In places like Johannesburg and Rio, millions of people live in shantytowns and favelas – homes that literally don’t show up on the map. Less than one percent of these major urban settlements have been mapped. While these people may not have formal addresses they are not sitting on the sidelines of technology. For instance, smartphone penetration in Brazil is estimated to be up 34% year over year. At Bing, we think there is a huge opportunity to help. That’s why we are taking part in the Global Innovation Summit this week in San Jose, CA. The event brings together NGOs, governments and subject matter experts to explore how we can help accelerate the untapped potential in these communities.
How do you build the next Foursquare or attract new customers to your restaurant if you’re not on the map? At Bing we have the opportunity to bring our computational power and mapping infrastructure to these communities. With the ability to take advantage of localized information online these local economies will be able to access the benefits of a platform for innovation and economic mobility. The opportunity is expansive, but extends beyond a search engine or a mapping solution. It requires many actors to come together to enable these populations with the affordances take for granted in the United States.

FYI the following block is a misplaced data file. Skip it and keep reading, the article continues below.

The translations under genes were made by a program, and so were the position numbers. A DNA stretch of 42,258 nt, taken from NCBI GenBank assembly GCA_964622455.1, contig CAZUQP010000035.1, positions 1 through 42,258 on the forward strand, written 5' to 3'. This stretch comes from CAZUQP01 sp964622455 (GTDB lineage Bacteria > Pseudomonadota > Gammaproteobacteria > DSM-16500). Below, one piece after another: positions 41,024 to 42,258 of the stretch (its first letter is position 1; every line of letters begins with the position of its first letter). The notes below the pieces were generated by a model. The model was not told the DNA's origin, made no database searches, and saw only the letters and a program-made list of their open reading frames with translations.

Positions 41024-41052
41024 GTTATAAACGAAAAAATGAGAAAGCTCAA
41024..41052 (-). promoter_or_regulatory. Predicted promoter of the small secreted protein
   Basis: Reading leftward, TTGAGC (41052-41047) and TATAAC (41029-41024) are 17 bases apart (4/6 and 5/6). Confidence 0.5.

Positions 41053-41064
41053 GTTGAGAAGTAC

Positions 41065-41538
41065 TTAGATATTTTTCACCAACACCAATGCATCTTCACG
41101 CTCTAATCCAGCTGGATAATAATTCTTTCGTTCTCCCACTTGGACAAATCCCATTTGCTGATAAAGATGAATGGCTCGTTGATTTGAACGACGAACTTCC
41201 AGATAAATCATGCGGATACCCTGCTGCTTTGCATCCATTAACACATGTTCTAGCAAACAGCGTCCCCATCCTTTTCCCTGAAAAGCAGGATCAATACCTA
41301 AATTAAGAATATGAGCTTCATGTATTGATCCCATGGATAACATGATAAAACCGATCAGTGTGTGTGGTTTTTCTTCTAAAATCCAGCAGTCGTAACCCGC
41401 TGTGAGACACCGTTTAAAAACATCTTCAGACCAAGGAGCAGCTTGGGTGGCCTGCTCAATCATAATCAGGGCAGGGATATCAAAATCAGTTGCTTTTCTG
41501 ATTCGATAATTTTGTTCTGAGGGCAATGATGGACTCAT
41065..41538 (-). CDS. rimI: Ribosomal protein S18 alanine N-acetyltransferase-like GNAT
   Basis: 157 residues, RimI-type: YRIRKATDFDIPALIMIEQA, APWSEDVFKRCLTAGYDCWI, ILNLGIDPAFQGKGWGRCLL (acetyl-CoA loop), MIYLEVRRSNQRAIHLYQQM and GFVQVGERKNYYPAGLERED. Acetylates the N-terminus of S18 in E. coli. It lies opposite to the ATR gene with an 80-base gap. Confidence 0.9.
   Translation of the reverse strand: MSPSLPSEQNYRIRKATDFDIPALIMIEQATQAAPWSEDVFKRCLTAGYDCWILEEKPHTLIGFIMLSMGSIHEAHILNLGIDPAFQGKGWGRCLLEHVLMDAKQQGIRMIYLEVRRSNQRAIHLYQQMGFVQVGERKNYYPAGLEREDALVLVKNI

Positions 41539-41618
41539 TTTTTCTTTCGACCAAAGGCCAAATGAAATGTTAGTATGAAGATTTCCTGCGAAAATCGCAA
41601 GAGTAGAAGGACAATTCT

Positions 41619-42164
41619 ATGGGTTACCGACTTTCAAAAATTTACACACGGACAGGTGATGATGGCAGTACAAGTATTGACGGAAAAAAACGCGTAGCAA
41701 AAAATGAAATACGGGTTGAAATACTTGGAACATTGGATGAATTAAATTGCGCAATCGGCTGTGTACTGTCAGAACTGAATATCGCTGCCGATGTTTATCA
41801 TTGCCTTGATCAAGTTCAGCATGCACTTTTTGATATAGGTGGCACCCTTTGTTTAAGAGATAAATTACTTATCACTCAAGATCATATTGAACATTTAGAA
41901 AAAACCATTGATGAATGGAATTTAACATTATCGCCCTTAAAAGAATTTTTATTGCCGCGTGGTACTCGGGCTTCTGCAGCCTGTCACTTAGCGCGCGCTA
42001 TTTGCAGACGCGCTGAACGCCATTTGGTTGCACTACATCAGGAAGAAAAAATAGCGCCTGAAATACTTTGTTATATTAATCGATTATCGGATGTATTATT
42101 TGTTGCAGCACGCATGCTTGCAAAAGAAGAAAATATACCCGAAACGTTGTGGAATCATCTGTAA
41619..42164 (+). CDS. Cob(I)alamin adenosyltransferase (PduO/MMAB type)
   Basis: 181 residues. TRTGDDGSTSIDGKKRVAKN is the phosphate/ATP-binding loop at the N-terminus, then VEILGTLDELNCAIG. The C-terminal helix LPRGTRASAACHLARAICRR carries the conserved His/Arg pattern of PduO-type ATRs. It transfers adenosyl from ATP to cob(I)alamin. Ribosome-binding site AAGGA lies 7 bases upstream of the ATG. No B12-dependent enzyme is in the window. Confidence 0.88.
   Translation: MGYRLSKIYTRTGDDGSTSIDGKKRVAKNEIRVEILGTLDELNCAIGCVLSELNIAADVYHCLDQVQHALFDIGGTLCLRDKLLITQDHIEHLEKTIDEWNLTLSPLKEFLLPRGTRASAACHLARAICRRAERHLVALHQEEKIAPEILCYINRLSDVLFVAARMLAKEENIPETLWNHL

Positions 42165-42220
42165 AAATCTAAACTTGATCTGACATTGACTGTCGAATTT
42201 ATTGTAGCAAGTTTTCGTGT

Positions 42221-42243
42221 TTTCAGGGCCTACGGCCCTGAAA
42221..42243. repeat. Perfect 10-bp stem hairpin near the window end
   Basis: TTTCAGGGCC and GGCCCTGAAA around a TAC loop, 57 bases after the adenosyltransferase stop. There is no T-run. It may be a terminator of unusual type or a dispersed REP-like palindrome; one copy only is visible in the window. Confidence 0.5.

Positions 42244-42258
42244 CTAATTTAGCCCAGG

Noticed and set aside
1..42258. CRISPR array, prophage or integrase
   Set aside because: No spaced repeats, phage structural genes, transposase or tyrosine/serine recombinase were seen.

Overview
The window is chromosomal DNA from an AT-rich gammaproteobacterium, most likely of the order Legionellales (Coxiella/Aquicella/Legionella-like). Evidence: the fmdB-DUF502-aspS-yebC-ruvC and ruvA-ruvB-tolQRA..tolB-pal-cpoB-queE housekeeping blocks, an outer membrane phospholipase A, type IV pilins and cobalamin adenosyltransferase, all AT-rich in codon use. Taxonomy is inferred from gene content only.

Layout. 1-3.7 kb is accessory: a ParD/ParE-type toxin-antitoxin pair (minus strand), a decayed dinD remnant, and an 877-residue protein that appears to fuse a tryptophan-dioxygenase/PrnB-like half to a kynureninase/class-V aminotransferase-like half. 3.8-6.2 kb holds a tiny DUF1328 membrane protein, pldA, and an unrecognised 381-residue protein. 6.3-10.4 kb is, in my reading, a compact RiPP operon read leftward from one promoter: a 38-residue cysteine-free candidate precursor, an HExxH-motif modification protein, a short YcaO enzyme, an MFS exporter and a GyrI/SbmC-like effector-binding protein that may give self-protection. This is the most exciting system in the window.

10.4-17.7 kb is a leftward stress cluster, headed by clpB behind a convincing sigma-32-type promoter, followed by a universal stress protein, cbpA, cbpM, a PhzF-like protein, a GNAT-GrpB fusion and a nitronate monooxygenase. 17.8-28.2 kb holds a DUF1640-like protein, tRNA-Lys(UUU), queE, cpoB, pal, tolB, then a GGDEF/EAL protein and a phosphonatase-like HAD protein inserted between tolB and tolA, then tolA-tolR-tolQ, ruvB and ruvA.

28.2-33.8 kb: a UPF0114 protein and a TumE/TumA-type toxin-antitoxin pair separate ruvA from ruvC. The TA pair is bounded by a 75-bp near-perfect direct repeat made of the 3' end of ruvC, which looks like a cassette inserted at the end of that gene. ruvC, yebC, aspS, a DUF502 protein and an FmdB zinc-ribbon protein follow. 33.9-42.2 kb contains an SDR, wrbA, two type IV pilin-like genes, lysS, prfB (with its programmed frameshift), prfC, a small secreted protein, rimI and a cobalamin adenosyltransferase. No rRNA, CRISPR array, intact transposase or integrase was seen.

A Microsoft team in Brazil has begun a project to start building out this mapping infrastructure in the favelas. The team is seeking to build the necessary infrastructure to enable the many parties necessary for the communities to fully participate in the digital town square in ways that many of us in the developed online world take for granted. The lessons they learn, and the insights derived from the Global Innovation Summit we hope will serve as a model to reduce the digital divide across the world.
We’re excited about the possibilities and will have more to share in the coming months.
– Stefan Weitz, Senior Director, Bing